This match should have been the second game of the season. A match against Yorkshire had been scheduled for Belfast in June. However, due to a rail strike the Yorkshire team was unable to travel and the game was not played. For this match against Scotland the team played as selected.
For the sixth successive year WA Edward led Scotland against Ireland and, so far, Scotland have yet to lose his annual game under his captaincy. The weather before and during this game was warm and very dry. The wicket had not been watered sufficiently and it quickly crumbled. It was ideal on the second afternoon for Allan's left-arm spinners and the Oxford Blue took 6-17 in 18.1 overs. He said after the game that he would like to carry this pitch about with him! Ireland's plight should not have been as bad as it was. They totalled 153 and had seven Scottish wickets down for 158 but the last three wickets were allowed to add 114 runs. Pollock's field placings and bowling changes were not the best at this stage but an injured back had, perhaps, taken from Pollock's concentration. If Ireland had been able to set Scotland to make 100 perhaps Huey would have emulated Allan's feat. As against this, however, Huey had been rather negative in Scotland's innings. There were no new caps in the Irish team but Marks and O'Brien were both playing in Dublin for the first time. Caprani had been recalled after a five-year absence. Scotland introduced R Wilson, LC Dudman and JN Kemsley, the latter at the last minute when RJ Nichol withdrew.
The first day was rather even. Ireland made 153 and Scotland reached 77-3. A large crowd watched in glorious weather. O'Brien and Bergin began to the bowling of Edward and Drummond. O'Brien scored 8 of the first 9 runs and was then caught at the wicket by Brown off Edward. Seven runs later Warke played a poor stroke and was bowled by Drummond. Bergin, who took 34 minutes to open his score, was now joined by Caprani. It was just on the lunch interval when Bergin was bowled by Edward (now bowling off spinners) without playing a shot. He had batted almost 90 minutes for 25 runs. 45-3. Pollock joined Caprani and the score was 47-3. In 53 minutes after lunch the pair added a further 53 runs, the best batting of the innings. Pollock, however, never really looked settled and when the score was exactly 100 he was caught at the wicket off Drummond for 19. Four runs later Caprani's gay innings ended when he hit a half-volley with great force back at Kerrigan. The bowler jumped and took a fine left-handed catch. Caprani had batted 108 minutes for 44. The rest, except Martin, gave no real trouble. Martin was very subdued spending 80 minutes over his 19. His tactics were at fault when he made no attempt to hit out or "farm" the bowling when numbers 10 and 11 were in. Indeed, Bodell, at number 11, batted as well as anyone. Edward, bowling mostly off spinners, took 4-51 in 29 overs. Kerrigan, a slow left-hander, took 2-17 in 12 overs.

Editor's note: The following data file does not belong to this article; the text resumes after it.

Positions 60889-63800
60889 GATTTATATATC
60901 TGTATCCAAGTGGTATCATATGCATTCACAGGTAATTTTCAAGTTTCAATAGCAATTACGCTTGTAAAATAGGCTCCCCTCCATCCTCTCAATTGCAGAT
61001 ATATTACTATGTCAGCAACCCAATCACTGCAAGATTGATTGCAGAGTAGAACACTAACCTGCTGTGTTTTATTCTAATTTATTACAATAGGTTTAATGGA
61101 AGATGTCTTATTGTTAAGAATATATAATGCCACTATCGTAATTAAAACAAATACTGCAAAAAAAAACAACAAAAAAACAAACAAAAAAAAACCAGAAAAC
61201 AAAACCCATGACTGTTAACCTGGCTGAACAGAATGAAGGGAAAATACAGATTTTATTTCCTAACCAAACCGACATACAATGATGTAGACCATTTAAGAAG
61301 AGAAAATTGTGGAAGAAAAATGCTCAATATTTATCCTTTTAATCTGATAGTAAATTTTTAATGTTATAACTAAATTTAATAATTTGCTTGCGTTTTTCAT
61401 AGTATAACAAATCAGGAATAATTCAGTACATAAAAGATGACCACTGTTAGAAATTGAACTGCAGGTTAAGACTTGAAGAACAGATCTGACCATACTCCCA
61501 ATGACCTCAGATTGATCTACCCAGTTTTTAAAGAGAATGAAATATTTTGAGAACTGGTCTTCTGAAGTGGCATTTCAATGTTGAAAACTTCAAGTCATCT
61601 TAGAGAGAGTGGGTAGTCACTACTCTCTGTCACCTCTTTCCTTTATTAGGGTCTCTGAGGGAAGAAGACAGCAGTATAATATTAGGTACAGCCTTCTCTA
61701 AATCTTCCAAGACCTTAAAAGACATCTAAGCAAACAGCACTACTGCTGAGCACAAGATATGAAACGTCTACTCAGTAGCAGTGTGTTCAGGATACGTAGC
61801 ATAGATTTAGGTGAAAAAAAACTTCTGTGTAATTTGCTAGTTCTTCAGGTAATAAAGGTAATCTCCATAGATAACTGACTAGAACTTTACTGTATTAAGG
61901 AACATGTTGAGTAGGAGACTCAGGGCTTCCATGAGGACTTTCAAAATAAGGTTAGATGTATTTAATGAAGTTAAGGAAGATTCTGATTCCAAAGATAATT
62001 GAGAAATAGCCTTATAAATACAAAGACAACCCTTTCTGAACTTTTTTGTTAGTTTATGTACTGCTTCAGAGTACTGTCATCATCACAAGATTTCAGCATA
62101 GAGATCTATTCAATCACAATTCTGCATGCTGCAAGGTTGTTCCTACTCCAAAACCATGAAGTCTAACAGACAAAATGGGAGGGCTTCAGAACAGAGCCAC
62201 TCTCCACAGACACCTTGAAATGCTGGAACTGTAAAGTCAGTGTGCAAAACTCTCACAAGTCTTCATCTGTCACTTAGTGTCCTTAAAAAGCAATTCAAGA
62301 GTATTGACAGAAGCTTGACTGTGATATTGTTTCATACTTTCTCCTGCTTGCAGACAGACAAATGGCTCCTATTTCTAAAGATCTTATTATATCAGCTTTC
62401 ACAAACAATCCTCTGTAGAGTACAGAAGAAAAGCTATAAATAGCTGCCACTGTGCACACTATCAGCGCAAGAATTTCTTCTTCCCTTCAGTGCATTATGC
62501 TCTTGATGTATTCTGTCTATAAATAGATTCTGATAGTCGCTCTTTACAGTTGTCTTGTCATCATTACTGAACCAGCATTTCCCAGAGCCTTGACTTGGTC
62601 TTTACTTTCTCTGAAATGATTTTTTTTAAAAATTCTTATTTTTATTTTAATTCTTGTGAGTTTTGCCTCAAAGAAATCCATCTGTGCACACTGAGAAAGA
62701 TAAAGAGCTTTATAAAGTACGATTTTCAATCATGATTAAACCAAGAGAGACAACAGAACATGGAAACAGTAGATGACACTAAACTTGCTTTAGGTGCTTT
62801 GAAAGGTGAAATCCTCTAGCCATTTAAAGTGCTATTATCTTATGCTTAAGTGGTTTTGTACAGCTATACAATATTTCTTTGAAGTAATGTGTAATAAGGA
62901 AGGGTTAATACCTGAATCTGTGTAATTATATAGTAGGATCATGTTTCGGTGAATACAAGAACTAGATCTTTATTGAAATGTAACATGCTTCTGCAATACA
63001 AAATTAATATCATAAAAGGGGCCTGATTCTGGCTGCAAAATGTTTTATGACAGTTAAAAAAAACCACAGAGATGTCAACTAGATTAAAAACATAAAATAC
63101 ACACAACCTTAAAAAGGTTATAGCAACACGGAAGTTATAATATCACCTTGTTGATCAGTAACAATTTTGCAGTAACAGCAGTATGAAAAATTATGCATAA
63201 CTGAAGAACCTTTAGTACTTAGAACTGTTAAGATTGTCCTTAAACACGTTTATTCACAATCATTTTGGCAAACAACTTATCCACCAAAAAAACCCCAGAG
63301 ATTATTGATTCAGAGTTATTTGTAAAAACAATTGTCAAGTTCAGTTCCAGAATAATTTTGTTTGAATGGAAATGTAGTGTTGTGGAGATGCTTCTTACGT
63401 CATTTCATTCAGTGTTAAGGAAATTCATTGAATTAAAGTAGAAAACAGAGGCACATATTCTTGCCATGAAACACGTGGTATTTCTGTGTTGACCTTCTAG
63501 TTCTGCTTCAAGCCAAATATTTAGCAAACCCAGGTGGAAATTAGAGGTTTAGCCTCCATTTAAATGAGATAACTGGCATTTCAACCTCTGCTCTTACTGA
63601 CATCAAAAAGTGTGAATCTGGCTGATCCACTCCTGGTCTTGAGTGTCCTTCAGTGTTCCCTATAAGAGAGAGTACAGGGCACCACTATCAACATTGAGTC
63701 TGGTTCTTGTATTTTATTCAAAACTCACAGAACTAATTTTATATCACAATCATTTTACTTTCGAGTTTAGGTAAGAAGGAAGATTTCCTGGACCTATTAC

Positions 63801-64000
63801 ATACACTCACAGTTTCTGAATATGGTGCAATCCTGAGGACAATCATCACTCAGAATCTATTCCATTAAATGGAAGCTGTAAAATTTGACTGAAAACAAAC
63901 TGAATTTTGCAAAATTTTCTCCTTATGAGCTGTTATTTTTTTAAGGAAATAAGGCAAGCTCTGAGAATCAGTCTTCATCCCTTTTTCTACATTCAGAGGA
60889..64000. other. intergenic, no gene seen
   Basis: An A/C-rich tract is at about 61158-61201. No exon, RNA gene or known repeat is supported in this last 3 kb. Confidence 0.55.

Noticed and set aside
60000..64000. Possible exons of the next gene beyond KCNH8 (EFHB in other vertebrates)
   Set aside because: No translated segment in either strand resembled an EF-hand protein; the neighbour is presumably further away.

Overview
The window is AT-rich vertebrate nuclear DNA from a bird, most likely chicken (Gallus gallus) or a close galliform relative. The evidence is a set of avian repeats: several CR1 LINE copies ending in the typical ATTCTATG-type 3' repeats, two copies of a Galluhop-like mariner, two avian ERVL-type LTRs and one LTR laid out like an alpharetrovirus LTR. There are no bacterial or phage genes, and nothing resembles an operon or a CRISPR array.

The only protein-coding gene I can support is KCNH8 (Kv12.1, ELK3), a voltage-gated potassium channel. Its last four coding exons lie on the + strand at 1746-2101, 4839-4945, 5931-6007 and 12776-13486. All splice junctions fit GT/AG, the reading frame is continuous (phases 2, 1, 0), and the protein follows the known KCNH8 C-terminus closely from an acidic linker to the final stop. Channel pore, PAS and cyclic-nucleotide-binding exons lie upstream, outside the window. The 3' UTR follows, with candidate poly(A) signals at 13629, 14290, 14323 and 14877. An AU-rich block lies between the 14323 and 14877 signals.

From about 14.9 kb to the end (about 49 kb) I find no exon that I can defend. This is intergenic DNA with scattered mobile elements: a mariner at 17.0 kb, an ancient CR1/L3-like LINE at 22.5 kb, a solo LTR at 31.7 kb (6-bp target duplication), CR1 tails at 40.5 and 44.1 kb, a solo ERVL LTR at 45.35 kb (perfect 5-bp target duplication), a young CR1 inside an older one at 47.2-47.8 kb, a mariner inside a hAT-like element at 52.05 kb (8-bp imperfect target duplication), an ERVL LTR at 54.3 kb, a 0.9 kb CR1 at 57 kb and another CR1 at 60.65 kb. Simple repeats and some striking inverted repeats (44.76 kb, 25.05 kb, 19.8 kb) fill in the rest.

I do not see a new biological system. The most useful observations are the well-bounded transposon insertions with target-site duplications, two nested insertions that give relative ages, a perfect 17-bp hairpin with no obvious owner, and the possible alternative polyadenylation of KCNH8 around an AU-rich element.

The Scottish opening pair, Chisholm and Wilson, were both out when the total was six. Kenny swung one away from Chisholm and bowled him while, next over, Warke caught Wilson at slip off Bodell. Aitchison and Dudman set about to repair the damage and had added 42 in 70 minutes before Dudman was caught at the wicket off Huey. 48-3-7 Allan joined Aitchison and in the remaining 40 minutes added a further 29 runs. At the close Aitchison was 33 not out and Allan 14 not out. Huey had so far bowled 12 overs for only six runs.
Almost at once on the second day Aitchison was caught at slip by Warke off Kenny. 78-4-34. In the next 38 minutes Allan and the adventurous Cosh put on 51 runs before a good catch at deep point by Bergin off Bowden dismissed Allan. 129-5-34. Edward was next and Kenny worried him early on. Scotland went into a first innings lead and then Cosh was out when Warke dived forward from short leg to catch him off Kenny. At 158 Kenny bowled Drummond for three. The game was now evenly poised but soon the advantage was to become Scotland's. Edward and Kemsley added 30 and then at 188 Edward was stumped off Huey for 28. Brown came in at number 10 and the ninth wicket took the score to 217 when Kemsley was caught at the wicket off Kenny who had taken the new ball just after lunch. Then came Kerrigan and the stand of 55 for the last wicket. Pollock had missed Brown early on but in all the wicket-keeper batted 90 minutes for a dashing 55. Warke bowled for the first time at 272 and his second ball bowled Brown. Kerrigan was left 18 not out. Kenny had bowled very well before lunch but then seemed to tire. He took 5-111 in 39 overs.
Scotland's lead was 119 and Pollock would be unable to bat due to an injured back. O'Brien and Bergin started brightly scoring 28 runs in 27 minutes. Then Bergin swung rather wildly at Edward and was bowled. 28-1-5. Tea was taken at 35-1. After tea Cambridge and Oxford in the persons of O'Brien and Allan battled it out. O'Brien, seeing the wicket was breaking up, tried to gather what runs he could but Allan tied him down and most of his runs came off Kerrigan. At 55 Warke was LBW to Allan for 16 and Caprani hit his wicket at 57 after hitting a ball which went to the boundary. Martin stayed while O'Brien hit about him. At 76 Allan bowled O'Brien a very short ball which the batsmen failed to hit properly and a magnificent catch by Kemsley at mid-wicket ended his innings. In 94 minutes he had made 49 out of a total of 76. 76 for three quickly became 95 all out as Allan and Kerrigan spun their way through the middle and tail. Allan finished with 6-18, the last four for only three runs.